Violence is never far away from any of us

Anna-Jayne Metcalfe
4 min readFeb 18, 2023

At the end of January 2023, I flew out to Barcelona for a work trip. During our stay, my colleagues and I were based in a hotel not far from the famous Gaudi-designed Sagrada Familia cathedral in central Barcelona.

Sagrada Familia

I mostly work from our spare room at home. On 5th February (exactly a week later) I flew back to the UK.

Despite a late departure, during which we get to watch our pilot — a young female captain who looked awe-inspiringly relaxed and confident — kick the tires and check the engines before takeoff, the trip back was totally uneventful other than the long, boring, trip back from Gatwick Airport to Bournemouth (change at Horsham, Ford and Southampton Central, none of which had working refreshment facilities).

While I was away I also largely got to forget about violence against trans people for a short while.

However, that changed dramatically after I returned home. On 7th February — just two days after I left Barcelona — a 64-year-old trans woman died in the city after being stabbed in the neck by her abusive partner.

All we know about the victim is her first name — Sandra — and the fact that she had been asking for help for some time — right up to the night before she was killed.

The apartment block on Carrer de la Selva de Mar where she died was within walking distance ofwhere I had been staying near Sagrada Familia.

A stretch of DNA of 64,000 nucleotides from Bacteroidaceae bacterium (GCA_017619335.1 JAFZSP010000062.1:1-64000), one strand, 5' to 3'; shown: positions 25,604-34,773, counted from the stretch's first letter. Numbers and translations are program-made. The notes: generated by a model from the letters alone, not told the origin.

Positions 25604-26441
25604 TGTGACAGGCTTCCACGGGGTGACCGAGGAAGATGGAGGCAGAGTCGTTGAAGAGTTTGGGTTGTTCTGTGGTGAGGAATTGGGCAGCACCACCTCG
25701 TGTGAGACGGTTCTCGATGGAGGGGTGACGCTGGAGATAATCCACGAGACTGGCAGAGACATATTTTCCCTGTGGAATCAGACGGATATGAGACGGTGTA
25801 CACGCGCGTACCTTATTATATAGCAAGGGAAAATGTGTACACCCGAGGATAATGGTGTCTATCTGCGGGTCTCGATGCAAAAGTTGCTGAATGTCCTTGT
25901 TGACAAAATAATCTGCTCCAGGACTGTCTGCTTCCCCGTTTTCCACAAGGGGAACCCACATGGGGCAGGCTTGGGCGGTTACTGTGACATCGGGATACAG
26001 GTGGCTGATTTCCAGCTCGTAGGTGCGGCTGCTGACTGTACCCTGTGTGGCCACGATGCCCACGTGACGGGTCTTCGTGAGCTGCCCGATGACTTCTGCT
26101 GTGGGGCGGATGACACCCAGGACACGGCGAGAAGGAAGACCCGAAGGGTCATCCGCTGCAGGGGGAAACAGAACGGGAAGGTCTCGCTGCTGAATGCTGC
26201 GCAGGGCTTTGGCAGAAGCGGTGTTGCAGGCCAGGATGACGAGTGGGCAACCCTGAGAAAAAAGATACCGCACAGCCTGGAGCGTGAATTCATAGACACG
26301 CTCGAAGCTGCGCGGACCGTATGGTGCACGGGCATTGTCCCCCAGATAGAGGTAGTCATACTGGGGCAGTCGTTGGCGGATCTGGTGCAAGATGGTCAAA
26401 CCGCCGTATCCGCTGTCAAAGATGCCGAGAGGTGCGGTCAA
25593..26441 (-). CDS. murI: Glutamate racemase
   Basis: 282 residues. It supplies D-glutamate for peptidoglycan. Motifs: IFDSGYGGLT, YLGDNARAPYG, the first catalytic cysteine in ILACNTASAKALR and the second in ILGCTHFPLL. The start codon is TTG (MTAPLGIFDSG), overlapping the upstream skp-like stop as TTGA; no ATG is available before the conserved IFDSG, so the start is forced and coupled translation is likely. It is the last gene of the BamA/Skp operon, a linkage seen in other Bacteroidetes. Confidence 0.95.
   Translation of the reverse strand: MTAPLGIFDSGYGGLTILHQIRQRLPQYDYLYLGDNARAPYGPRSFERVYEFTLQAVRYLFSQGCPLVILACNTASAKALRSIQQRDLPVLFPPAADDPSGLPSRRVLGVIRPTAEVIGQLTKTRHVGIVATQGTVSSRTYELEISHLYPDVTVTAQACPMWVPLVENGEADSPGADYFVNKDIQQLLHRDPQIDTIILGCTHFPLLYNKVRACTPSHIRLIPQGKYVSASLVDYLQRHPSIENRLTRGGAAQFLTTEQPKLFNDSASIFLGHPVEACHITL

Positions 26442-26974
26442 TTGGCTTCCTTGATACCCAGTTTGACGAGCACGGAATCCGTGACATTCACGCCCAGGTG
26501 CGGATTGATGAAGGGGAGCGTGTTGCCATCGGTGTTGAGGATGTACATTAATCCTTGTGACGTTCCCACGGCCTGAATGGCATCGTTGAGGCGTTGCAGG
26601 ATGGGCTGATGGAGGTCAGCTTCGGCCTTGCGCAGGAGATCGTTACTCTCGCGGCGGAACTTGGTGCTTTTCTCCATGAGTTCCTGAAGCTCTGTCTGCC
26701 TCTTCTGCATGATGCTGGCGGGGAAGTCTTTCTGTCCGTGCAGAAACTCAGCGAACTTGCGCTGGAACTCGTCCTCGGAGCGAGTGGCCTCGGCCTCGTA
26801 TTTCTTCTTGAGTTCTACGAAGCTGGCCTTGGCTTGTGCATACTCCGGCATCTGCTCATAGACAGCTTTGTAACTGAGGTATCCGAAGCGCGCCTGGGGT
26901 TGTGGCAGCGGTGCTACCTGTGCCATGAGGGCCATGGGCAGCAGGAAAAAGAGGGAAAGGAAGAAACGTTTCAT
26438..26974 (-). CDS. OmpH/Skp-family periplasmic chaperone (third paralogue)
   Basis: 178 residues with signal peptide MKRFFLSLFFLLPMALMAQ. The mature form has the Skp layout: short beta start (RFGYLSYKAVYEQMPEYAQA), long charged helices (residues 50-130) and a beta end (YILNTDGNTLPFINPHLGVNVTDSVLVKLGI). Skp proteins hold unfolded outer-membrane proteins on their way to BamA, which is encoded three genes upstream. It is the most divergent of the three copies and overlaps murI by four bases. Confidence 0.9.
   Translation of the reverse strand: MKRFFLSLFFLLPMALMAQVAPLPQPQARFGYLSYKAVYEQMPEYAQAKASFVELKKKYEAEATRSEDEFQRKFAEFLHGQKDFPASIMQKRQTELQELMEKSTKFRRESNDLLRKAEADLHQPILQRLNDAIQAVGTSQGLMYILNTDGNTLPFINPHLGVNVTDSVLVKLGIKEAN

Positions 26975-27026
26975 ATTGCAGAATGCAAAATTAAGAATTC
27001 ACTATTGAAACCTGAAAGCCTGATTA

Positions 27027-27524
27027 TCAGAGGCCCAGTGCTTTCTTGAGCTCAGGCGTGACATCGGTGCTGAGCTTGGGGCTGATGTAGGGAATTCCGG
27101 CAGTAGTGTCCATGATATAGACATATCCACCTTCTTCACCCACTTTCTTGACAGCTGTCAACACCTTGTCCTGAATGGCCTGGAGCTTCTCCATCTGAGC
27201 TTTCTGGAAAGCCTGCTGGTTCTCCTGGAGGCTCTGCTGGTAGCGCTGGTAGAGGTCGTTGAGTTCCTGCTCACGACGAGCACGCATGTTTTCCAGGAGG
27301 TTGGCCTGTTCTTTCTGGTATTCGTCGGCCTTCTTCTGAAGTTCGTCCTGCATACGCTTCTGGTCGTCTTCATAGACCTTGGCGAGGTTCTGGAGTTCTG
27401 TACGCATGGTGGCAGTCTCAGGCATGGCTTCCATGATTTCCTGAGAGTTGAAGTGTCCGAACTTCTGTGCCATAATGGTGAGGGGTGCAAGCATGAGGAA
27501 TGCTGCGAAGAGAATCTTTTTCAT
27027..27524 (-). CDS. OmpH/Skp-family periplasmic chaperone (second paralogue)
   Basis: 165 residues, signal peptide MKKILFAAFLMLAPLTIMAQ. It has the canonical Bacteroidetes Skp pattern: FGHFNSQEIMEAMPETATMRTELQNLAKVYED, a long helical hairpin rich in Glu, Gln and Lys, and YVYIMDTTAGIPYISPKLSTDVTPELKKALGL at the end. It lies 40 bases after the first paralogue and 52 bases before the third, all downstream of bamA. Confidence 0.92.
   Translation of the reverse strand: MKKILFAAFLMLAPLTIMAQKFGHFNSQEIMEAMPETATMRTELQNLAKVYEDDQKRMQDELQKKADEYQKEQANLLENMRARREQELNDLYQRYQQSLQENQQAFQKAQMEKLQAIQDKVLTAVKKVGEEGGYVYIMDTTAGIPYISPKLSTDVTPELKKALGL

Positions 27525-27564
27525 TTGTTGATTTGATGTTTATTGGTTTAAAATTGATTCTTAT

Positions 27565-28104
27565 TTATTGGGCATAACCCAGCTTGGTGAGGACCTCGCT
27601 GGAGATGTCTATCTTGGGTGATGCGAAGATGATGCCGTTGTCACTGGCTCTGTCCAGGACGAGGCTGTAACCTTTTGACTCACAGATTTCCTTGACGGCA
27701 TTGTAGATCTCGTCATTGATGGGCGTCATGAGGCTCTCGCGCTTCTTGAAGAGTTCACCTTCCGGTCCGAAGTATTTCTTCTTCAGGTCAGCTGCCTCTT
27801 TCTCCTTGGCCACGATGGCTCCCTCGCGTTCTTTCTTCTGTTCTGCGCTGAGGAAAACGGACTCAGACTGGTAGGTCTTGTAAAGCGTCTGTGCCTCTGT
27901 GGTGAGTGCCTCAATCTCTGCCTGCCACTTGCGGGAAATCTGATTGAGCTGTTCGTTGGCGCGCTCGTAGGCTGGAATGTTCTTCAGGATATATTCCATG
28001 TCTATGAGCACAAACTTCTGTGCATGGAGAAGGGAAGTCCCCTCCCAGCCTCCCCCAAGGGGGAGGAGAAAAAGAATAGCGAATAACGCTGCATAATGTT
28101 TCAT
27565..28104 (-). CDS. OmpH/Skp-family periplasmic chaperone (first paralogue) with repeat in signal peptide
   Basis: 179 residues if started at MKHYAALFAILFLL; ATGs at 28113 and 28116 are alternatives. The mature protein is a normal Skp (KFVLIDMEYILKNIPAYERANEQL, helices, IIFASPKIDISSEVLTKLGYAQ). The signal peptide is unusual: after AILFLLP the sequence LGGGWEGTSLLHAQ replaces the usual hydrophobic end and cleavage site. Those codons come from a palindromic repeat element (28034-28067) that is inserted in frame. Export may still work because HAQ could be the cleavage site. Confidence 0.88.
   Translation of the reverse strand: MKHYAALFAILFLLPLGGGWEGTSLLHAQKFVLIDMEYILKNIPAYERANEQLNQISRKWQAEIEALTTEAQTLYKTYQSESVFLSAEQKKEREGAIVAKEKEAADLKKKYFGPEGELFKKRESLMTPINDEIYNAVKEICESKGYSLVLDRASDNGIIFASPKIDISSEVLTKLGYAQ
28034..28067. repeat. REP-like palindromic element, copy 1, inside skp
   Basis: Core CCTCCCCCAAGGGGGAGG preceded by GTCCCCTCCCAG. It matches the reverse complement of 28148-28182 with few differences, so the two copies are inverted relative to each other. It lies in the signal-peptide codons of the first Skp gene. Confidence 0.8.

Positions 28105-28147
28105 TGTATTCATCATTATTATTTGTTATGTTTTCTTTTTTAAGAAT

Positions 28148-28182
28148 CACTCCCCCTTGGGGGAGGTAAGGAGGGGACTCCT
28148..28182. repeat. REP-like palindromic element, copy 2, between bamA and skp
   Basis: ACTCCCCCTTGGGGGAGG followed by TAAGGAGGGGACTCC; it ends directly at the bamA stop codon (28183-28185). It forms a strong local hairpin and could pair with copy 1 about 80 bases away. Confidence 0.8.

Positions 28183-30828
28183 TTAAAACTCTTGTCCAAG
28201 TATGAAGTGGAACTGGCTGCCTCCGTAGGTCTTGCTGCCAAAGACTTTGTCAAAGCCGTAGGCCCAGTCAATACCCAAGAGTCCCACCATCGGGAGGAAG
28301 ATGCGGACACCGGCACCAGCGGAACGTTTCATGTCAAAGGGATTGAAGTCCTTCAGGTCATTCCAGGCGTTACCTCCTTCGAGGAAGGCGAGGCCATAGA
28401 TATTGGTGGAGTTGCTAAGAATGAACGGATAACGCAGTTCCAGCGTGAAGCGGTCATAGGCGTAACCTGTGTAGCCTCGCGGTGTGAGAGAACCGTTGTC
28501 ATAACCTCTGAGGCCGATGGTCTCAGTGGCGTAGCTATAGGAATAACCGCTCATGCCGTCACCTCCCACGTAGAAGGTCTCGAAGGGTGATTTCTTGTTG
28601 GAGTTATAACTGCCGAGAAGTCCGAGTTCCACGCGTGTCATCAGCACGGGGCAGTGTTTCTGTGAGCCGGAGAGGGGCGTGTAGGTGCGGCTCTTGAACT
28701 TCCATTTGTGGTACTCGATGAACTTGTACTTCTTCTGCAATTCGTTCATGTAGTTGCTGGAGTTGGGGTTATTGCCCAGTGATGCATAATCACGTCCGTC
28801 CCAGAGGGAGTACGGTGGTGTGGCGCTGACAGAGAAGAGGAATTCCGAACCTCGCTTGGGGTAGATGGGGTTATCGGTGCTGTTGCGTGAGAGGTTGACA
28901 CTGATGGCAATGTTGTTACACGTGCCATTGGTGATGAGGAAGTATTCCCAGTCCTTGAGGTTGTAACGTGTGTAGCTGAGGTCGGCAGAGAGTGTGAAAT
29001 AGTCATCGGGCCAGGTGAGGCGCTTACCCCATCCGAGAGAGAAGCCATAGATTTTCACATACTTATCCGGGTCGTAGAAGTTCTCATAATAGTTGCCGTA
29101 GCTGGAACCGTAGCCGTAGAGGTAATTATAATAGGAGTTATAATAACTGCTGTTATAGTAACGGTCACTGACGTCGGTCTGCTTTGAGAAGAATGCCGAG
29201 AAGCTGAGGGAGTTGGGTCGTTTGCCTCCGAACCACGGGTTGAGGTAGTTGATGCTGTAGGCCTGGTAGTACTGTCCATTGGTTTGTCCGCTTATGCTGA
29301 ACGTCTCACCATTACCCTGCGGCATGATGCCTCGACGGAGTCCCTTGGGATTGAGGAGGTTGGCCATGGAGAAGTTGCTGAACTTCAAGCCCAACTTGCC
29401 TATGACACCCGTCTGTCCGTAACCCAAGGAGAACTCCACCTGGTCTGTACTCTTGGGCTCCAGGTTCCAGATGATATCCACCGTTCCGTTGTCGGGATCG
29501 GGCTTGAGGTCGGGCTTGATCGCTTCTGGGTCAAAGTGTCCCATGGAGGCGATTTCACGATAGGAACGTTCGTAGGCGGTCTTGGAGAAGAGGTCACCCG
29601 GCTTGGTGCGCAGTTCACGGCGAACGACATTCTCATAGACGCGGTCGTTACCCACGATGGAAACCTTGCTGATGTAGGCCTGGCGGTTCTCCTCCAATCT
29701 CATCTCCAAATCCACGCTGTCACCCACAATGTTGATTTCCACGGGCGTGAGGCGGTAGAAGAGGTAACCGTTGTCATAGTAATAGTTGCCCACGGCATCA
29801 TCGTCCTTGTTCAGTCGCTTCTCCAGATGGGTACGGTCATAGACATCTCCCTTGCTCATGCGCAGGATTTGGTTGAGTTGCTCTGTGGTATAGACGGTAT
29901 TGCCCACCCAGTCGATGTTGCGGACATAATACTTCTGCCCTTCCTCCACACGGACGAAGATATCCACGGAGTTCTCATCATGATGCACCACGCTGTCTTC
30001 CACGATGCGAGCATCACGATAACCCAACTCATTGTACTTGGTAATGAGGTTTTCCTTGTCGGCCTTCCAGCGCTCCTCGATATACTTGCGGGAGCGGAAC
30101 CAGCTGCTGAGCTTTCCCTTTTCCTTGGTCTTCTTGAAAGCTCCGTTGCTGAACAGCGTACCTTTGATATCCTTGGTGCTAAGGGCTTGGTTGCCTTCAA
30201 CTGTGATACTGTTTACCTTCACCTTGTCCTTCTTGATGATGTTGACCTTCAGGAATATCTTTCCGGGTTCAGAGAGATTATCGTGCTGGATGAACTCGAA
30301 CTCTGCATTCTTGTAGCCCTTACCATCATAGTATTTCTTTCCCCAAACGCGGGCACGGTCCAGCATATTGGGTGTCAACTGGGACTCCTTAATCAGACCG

The apartment block where Sandra was killed was within walking distance of the hotel where I was staying.

What happened to Sandra was on my mind throughout that week. But then, on the evening of 12th February — exactly a week after I returned from Barcelona — I learned about the murder of Brianna Ghey, a 16-year-old trans teenager, near Warrington and my heart just broke.

Brianna Ghey was just 16 when she was murdered

Although murders of trans folks are uncommon in the UK, that doesn’t make it safe here…and indeed, the sheer level of fearmongering and hostility expressed in the media (including by senior political figures such as the current Prime Minister and even the Leader of the Opposition) often makes it feel the exact opposite of safe.

We can’t know whether that toxic media and political climate contributed to Brianna’s murder, but we do know that since her killing many parts of the UK media have been actively trying to de-emphasise the fact that she was trans — and in some cases to degender and deadname her. The fact is that to them, Brianna’s murder undermines their narratives that trans women are bathroom predators whom the public must be protected from at all costs, and that children and teenagers are far too young to known that they are trans.

(P.S. we see you, Keir Starmer. Please do try to grow a spine before you get left behind by history).

The sheer toxicity and cowardice of the UK media and political class is a major subject in its own right, so I won’t dwell on it much further here.

What is most important to realise is that what happened to Sandra and Brianna should remind us that physical violence is never far away from any of us. As such, we must always both remain vigilant against it and try to look after those we care about when they feel — or are being — threatened.

However, their murders should also remind us to keep in mind the wider context — and scrutinise especially closely how minority groups are treated by those in power in politics and the media. Given the recent record of the UK in that regard, this is certainly something which warrants us being highly critical of at the very least.

Right now UK trans folks are in mourning. And we are angry.

I imagine trans folks in Barcelona are angry as well. They too have every right to be.

Footage of the vigil for Brianna in Bristol, UK

SAY THEIR NAMES. #Sandra #BriannaGhey #TransLivesMatter #TDoR #TDoR2023



Anna-Jayne Metcalfe

Software engineer, aerial yoga addict and halberd owning, camera waving, Daywalker of Scones. #trans #lgbt #christian